They say that some people sail through the menopause, and others really struggle. Around 8 out of 10 women experience symptoms in the run up to the menopause and of those 45% find their symptoms difficult to deal with.
My mum was one of those that struggled! Looking back though, all I really remember was the hot sweats and sleepless nights she had to deal with, the visible signs. And that’s still the most common symptom that people associate with the menopause, probably because you can’t hide it. And most women suffer silently.
Sure, it’s a biggie, but there’s a lot more, as I discovered when I found myself in the ‘peri-menopausal’ stage. And for those of you that don’t know that that is, it’s the period leading up to menopause, which can last a few months or up to 10 years, in which your oestrogen levels start to drop. And because up until recently menopause has been one of those things we just get on with and don’t talk about, I didn’t recognise that lower oestrogen could be the reason my hips ached in the night. I mean who knew that oestrogen had anything to do with your joints? Or that it could be causing the frequent urinary tract infections I was getting. Or make me forget words (which we jokingly call word salad) and lose concentration?
But the thing that really took me by surprise was the anxiety that just seemed to pop up out of nowhere. I mean, one minute I was fine, doing my thing and being happy about it and the next thing I knew I was weepy and anxious, panicking about the slightest thing. It was like PMS but on steroids!
Thanks to those women who have recently started talking about it, like Meg Matthews and Andrea McLean, I had an inkling of what it could be and started to do something about it. But I have read about women who were convinced they had dementia because of the memory loss and brain fog. That’s not right!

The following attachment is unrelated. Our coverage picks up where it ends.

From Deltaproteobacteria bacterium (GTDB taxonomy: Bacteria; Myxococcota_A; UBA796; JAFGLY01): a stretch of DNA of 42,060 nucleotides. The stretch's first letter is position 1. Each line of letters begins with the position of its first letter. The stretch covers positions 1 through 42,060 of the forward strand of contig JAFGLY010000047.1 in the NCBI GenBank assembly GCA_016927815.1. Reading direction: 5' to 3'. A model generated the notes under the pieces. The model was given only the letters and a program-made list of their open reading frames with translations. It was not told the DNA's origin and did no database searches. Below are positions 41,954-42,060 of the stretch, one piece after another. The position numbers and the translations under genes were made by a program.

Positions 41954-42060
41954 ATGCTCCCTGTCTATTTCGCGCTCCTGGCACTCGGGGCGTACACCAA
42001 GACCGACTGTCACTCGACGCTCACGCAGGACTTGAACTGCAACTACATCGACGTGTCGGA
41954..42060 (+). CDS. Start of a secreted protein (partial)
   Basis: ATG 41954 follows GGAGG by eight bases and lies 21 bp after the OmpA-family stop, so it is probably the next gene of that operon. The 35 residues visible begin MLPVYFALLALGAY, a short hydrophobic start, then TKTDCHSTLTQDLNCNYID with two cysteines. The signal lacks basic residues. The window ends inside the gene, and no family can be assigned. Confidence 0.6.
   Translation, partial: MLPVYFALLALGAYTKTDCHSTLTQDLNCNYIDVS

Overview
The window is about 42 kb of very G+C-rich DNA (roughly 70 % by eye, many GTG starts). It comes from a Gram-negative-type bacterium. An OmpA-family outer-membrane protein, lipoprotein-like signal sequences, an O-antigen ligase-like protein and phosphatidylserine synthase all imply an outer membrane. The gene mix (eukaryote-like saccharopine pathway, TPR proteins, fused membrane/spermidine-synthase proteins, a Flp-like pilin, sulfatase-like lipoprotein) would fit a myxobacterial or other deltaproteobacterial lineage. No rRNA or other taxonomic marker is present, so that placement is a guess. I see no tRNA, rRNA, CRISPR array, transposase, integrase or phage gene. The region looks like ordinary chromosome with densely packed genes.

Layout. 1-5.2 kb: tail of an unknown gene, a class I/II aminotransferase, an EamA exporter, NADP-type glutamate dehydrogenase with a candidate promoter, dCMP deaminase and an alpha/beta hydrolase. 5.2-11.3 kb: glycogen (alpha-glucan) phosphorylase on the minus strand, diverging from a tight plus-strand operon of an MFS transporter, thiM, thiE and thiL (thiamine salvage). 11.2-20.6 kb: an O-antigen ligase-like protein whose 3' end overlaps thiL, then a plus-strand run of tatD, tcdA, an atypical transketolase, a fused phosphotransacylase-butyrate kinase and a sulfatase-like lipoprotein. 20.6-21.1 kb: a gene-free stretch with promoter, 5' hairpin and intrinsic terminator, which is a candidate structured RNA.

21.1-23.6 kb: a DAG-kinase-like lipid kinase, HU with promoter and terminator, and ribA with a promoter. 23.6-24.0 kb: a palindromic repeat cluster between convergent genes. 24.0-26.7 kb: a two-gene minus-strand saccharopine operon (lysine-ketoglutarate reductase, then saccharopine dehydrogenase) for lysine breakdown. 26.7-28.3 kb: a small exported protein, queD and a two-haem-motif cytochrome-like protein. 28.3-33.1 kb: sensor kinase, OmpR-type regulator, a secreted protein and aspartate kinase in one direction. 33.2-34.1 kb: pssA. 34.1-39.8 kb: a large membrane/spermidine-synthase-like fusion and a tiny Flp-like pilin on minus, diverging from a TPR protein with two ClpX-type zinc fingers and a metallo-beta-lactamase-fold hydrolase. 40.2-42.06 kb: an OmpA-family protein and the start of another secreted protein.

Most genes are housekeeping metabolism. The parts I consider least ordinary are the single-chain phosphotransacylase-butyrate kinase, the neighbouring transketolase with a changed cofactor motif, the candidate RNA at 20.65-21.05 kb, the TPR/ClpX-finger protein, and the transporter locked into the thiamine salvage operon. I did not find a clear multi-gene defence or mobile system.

I’m also seeing an increasing number of clients who are struggling with rising anxiety levels and who can’t understand why. Well ladies let me shed some light on that. When those oestrogen levels drop your body compensates by releasing more noradrenalin, a hormone which increases anxiety. Great! And not only that, but you’re typically going through the menopause at an age when you might be caring for parents as well as children and have a lot on your plate. You’re also dealing with the fact that you’re entering a new phase of your life; it can feel like a loss of sorts as you lose your fertility and you’re faced with the fact that you’re not getting any younger! And if that wasn’t enough, you’re going red faced and sweaty in meetings and losing your confidence! No wonder it can feel like an anxious time – that’s a lot for us to deal with.
So, I’ll tell you what I tell my clients; this is the time when you need to focus on yourself. You need to put some strategies in place to be healthier in body, mind and spirit. Some of these might include:
• Exercise – we need more weight bearing exercise at this age to strengthen bones, plus it makes us feel good!
• Eat well – magnesium,(no not Magnums – I wish), is a mid-life health game changer so look into it!
• Take time out to relax, your brain needs this time to process (daily) any stress and anxiety you have accumulated. You might want to try and app like calm, headspace or clarity, specially designed for women!
• Prioritise sleep and if you’re not getting enough, rest during the day is even more important
• Make time to see your friends. Let your hair down and have a laugh. Spa day anyone?
To help all you menopausal women out there relax, I’d like to give you free access to my download. Go to my website www.stepaheadhypnotherapy.co.uk, look under the hypnotherapy tab for the relaxation CD and use the password stepaheadhypnotherapy2018
Also, this is a period of transition; so why not use it to make some changes? Now’s a great time to reflect on where you are and refocus on where you want to go next. You’ve got so much knowledge, life experience and power, so why not use it to make your mid-life your best life?
Come on ladies, let’s do this!!